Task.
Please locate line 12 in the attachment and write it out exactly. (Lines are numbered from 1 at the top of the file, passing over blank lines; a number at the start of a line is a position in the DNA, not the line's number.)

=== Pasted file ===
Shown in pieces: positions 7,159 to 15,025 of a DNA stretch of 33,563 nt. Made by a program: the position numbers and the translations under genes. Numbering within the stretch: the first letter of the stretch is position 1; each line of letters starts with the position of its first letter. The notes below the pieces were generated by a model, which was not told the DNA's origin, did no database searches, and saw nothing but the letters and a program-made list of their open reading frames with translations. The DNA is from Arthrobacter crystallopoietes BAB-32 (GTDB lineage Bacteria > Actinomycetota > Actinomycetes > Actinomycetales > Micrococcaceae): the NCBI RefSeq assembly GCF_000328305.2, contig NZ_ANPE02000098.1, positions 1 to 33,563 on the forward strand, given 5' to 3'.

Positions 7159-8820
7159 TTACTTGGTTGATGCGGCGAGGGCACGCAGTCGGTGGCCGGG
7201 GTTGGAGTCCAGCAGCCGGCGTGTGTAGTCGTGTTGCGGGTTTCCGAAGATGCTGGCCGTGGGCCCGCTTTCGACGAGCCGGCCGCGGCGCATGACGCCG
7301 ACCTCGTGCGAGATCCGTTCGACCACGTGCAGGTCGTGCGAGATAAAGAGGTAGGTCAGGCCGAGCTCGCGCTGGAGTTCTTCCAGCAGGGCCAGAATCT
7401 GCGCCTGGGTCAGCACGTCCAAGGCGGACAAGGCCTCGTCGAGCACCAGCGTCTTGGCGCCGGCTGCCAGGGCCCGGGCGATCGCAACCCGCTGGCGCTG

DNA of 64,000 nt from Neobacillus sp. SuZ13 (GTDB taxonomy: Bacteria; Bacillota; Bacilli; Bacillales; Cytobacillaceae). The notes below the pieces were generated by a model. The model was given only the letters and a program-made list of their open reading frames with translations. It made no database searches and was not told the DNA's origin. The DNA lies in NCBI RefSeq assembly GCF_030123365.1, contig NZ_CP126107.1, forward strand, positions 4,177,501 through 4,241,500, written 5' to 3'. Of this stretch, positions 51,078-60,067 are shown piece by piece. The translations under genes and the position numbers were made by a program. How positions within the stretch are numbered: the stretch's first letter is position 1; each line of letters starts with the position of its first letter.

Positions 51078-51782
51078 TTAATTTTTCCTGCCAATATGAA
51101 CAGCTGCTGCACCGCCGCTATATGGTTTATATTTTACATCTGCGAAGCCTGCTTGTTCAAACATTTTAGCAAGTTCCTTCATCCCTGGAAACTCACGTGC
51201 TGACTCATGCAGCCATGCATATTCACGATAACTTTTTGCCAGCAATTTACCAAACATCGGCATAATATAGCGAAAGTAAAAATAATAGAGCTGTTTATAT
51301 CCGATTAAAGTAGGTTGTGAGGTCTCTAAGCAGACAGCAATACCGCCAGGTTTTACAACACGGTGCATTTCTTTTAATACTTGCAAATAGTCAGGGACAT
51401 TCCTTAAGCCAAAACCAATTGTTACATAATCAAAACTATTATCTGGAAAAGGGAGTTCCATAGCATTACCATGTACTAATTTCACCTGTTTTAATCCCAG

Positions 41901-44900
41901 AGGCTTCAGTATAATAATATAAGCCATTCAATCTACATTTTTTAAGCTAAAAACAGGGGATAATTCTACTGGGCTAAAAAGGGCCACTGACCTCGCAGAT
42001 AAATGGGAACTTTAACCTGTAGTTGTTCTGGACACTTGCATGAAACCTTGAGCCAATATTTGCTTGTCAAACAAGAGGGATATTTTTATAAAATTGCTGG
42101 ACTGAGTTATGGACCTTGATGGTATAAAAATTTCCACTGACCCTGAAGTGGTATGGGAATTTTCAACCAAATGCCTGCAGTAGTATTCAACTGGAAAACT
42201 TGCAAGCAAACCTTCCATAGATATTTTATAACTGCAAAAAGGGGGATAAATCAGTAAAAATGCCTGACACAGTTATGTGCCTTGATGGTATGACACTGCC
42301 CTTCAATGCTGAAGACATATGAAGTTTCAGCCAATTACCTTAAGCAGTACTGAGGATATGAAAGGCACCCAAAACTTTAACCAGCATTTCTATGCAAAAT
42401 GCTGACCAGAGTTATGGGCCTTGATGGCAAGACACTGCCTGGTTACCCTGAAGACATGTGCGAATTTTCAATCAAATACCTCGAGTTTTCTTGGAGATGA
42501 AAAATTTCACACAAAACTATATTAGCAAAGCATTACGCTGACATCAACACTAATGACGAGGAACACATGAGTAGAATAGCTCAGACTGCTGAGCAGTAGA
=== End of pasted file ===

51301 CCGATTAAAGTAGGTTGTGAGGTCTCTAAGCAGACAGCAATACCGCCAGGTTTTACAACACGGTGCATTTCTTTTAATACTTGCAAATAGTCAGGGACAT